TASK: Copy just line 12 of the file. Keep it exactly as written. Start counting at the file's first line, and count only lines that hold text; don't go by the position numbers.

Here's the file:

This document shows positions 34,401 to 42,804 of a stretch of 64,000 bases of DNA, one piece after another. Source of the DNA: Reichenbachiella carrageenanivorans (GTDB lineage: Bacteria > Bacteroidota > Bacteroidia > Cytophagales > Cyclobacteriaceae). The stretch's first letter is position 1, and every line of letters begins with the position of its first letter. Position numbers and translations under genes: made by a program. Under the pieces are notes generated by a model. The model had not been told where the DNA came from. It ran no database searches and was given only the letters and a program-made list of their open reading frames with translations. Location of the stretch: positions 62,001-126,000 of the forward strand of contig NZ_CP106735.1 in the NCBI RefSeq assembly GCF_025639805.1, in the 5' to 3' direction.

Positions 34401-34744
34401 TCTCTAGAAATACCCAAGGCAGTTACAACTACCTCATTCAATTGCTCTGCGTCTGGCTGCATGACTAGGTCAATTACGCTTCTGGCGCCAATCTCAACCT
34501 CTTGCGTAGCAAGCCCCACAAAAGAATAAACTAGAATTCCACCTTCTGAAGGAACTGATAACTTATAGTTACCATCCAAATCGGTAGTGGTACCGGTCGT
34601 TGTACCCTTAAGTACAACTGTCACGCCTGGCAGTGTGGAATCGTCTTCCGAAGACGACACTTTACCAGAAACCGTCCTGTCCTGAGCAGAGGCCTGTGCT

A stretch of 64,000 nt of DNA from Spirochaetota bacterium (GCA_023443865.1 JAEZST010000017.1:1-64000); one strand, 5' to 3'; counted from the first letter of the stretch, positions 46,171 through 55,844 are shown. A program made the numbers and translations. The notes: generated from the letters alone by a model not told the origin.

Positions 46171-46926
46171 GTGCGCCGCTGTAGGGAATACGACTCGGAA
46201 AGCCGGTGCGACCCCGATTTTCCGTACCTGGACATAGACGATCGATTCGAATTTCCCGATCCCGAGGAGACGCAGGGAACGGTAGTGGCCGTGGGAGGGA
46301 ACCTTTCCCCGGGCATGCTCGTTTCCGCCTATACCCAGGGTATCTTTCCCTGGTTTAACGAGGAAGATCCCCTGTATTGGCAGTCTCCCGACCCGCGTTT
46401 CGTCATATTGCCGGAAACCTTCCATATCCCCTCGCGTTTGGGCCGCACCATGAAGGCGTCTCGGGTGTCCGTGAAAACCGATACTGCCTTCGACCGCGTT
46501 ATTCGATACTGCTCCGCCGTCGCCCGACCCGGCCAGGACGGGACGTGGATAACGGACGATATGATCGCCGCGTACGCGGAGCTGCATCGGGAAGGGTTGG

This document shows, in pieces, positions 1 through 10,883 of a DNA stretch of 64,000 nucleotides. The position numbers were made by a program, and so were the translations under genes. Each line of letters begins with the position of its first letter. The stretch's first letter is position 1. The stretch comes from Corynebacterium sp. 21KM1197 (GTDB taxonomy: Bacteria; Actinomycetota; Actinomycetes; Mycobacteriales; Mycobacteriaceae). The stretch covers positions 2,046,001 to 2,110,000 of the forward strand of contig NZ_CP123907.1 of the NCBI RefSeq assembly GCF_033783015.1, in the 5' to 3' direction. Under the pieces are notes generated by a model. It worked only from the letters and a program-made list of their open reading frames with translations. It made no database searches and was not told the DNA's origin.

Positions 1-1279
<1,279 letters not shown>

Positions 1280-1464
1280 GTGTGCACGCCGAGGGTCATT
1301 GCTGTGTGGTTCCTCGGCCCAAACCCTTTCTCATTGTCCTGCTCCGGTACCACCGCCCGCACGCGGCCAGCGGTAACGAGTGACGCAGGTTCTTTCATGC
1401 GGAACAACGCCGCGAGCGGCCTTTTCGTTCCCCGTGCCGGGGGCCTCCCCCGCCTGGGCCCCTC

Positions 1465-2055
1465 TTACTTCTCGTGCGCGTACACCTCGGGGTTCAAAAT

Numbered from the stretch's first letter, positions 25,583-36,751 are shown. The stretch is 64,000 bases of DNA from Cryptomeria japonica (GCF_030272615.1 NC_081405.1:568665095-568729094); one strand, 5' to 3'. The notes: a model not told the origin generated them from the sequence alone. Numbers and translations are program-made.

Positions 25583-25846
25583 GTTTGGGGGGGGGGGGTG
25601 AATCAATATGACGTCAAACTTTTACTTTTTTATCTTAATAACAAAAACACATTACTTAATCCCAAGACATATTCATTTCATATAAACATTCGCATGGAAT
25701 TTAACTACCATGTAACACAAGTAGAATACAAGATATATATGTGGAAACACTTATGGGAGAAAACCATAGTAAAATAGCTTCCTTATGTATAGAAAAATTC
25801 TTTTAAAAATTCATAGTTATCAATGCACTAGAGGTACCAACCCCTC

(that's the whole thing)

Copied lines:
46501 ATTCGATACTGCTCCGCCGTCGCCCGACCCGGCCAGGACGGGACGTGGATAACGGACGATATGATCGCCGCGTACGCGGAGCTGCATCGGGAAGGGTTGG